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Monday, August 14, 2006

Katrina Eleven Months Later

As we approach the one year anniversary of Hurricane Katrina, I am sharing a post from my friend and fellow blogger Shayne Newell (General Thoughts), who gave me permission to copy it for Monday Mission Moment. Shayne, an elder in my church and young mother of two lively toddler-age sons, spends her “spare” time as an attorney with a large Houston law firm. Recently, she volunteered her expertise to help some of the many Katrina victims in the Houston area, through the Houston Young Lawyers Association' and wrote about her experiences on her blog.

Shayne's experience reminds us not only that the consequences of that tragic event are still with us, but that there are lots of opportunities for mission and service with professional associations and community groups as well as from churches. Thank you, Shayne, for agreeing to share your experience with the RevGalBlogPals.

Katrina Evacuees -- Eleven Months Later

I spent yesterday morning volunteering at a housing clinic for Katrina and Rita evacuees who had been denied FEMA rental assistance. I admit that I went into it with some skepticism. It has been almost a year since the disasters. Surely these people could have gotten back on their feet enough to pay their own rent if they really wanted to. But work is somewhat slow, and I thought it would be a good opportunity to do some pro bono legal work. I didn't know anything about FEMA appeals before I got there, but I learned fast!

After getting some on-the-job training, I was sent to a huge room where attorneys were working one-on-one with people who had been denied assistance and wanted to file an appeal with FEMA. As it turns out, FEMA had been denying people aid for ridiculous reasons. For instance, a FEMA inspector was sent to survey the damage at a particular residence in New Orleans and denied rental assistance because the resident did not show up to meet the inspector. Of course, many of them are living in Houston and many other places throughout the country and are without the means to travel to New Orleans. Sometimes FEMA didn't give any reason at all for denying rental assistance.

The appeal papers take time to fill out and were confusing, even for me. I spent a good deal of time with a man named Troy. As he filled out his paperwork, I glanced at his birthday: February 29, 1976. He's 3 1/2 years younger than I am, but I never would have guessed it by his appearance. Incidentally, in non-leap years, he celebrates his birthday on both February 28 and March 1st. I told him that sounded like the best birthday of all -- 2 days long!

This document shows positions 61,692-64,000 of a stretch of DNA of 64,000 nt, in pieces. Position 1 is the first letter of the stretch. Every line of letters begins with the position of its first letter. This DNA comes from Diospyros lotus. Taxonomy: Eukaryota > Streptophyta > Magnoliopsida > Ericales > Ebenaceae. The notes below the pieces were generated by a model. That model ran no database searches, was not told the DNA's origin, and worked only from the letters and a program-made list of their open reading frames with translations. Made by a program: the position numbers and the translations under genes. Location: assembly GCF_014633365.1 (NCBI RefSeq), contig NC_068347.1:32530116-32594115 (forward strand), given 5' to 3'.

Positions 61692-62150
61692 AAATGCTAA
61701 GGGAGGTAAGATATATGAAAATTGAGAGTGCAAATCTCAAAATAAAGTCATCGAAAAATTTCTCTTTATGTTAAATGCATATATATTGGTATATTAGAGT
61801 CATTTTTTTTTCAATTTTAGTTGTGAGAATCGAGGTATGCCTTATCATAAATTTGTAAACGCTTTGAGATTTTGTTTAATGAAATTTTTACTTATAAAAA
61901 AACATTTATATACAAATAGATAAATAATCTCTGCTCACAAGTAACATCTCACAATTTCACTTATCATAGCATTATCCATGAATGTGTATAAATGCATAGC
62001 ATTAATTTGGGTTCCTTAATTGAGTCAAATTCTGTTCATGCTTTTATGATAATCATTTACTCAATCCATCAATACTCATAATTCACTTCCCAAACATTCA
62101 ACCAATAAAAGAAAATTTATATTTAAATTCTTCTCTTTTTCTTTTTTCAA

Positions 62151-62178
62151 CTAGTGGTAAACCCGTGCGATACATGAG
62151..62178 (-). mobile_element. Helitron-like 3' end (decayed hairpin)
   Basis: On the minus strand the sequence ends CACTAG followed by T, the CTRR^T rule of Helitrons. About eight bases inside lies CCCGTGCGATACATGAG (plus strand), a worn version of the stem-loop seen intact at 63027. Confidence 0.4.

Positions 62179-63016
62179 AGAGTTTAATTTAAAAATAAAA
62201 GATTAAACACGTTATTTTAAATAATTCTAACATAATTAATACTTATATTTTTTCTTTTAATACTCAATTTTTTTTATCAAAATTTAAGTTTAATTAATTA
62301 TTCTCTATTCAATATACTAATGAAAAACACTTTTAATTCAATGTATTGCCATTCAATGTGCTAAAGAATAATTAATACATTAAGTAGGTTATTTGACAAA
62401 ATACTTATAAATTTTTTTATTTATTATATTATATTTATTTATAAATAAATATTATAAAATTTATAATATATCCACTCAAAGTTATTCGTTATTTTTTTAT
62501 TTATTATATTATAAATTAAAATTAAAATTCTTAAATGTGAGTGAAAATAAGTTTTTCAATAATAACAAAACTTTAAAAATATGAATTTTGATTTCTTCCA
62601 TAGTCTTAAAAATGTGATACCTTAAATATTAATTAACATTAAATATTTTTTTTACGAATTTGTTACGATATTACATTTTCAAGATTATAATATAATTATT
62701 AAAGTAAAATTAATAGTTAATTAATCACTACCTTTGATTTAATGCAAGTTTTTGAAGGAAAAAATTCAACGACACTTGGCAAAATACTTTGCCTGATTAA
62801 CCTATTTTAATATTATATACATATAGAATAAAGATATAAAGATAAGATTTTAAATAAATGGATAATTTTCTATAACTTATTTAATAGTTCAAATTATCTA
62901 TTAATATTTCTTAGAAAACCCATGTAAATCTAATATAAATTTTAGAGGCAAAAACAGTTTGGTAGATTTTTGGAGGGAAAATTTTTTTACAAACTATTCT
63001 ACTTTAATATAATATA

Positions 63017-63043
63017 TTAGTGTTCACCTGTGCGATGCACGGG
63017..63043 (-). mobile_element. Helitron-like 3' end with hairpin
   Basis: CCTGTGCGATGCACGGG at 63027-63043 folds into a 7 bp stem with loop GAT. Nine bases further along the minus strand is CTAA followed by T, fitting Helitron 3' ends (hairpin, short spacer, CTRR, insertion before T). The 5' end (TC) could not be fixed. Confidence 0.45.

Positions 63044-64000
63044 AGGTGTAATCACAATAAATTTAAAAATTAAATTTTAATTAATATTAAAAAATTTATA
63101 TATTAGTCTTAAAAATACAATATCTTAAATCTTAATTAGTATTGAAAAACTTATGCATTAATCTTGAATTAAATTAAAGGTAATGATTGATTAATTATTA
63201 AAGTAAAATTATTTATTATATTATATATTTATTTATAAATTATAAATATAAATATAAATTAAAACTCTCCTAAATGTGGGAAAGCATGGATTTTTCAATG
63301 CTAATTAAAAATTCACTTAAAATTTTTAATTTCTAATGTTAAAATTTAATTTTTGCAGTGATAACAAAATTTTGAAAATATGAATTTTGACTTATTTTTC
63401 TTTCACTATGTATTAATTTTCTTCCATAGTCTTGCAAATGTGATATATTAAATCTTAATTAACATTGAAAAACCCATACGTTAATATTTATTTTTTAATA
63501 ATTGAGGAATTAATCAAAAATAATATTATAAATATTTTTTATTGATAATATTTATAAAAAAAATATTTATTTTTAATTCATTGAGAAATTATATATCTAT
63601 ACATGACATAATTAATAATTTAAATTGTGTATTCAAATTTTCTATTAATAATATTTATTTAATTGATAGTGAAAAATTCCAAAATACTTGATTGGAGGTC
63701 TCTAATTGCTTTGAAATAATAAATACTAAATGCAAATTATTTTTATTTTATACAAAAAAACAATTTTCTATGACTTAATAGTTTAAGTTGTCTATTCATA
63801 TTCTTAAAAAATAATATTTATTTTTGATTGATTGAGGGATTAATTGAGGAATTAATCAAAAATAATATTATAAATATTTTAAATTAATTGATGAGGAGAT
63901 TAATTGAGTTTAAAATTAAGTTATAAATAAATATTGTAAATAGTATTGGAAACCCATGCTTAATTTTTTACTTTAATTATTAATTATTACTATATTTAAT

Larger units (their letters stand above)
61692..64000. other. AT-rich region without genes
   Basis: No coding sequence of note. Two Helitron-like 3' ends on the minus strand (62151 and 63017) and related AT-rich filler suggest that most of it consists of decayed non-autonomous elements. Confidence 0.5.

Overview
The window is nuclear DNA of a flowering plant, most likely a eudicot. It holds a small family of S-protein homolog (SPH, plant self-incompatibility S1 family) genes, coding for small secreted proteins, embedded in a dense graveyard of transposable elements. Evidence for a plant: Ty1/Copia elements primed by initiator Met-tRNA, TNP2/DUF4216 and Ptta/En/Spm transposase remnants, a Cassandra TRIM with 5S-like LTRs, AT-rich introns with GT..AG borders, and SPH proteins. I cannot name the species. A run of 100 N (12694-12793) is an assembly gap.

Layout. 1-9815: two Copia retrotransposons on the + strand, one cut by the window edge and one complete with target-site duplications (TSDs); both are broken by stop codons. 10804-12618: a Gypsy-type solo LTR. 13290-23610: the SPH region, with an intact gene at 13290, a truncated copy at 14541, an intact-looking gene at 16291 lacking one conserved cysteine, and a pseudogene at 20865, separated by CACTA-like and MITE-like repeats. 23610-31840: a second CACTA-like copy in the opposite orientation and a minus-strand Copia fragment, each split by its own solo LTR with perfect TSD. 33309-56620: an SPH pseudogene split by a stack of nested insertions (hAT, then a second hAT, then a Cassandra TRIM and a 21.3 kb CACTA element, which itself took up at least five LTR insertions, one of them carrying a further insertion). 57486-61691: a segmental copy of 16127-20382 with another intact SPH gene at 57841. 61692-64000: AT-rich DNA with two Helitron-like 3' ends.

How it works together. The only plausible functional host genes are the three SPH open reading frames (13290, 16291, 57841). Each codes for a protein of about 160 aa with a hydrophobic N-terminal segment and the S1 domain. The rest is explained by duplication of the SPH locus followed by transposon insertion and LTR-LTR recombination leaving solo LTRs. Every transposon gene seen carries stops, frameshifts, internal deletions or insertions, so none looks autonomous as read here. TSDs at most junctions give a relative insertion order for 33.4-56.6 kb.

Anyway, in working with him, I learned that he evacuated New Orleans literally with nothing except the clothes on his back. He was extremely nice and good natured, despite all he had been through. He doesn't appear to have much education and his income is minimal. After FEMA cut off his rental assistance and he got evicted, his ex-girlfriend was gracious enough to take him in. She had also evacuated to Houston and her FEMA assistance is still in place. I didn't ask what kind of work he did, but he said that immediately before Hurricane Katrina was the "slow season" at work, so he wasn't bringing in much money. Other than a few months' rent, which was cut off in March, he has received no FEMA assistance other than the $2000 voucher that was distributed to all the evacuees last fall.

I tried to imagine what my life would be like if I left Houston right now with nothing except the clothes I'm wearing and whatever is in my purse (at the moment, that includes no cash except a few coins) and went to Tulsa. I don't know anyone there and wouldn't know where to start -- how do I find a place to live, furnish it, find transportation, feed myself, and find a job, particularly if I have no education and few vocational skills? In what circumstances would I find myself a year from now? I think it very likely that I'd be sitting down across the table from a volunteer attorney at a housing clinic sponsored by Legal Aid and asking for help.

It's easy for those of us unaffected by the hurricanes to feel that it's time that people moved on with their lives. I think that most of them are moving on, or trying to, but it can't happen on some artificial timetable. I pray that, as the one year anniversary of Hurricane Katrina approaches, those of us who have not had to suffer through this particular tragedy will be reminded that rebuilding an entire life (in Troy's case, 30 years) can't be accomplished in a matter of months.

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  1. This is a WONDERFUL post. Great ministry. I don't think any of us who haven't been through this can possibly imagine what a crushing blow it has been to SO many.

    I've just received an email from the local Medical Relief Corps (with which I volunteer) to help with a "Katrina Anniversary Celebration" (!!!) for evacuees and responders on the 26th August. I'm having a hard time imagining how this can be celebrated, but I will be there and try.

  2. What an amazing ministry QG, it is as you say hard to put ourselves in the shoes of those who have lived through such tradgedy- having their live literally turned upside down.
    Thank you to you and all the others who continue to minister to these folk in so many ways.

  3. QG, thank you for your ministry with hurricane folks. Yes, you'd think a year would fix it all but I see piles of debris, ruined homes and misery everytime I venture outside of our home. Not enough workers yet to fix homes. The PDA camp across the street is low on volunteers until September. Then the church volunteers return to help us. God bless all those who help us!


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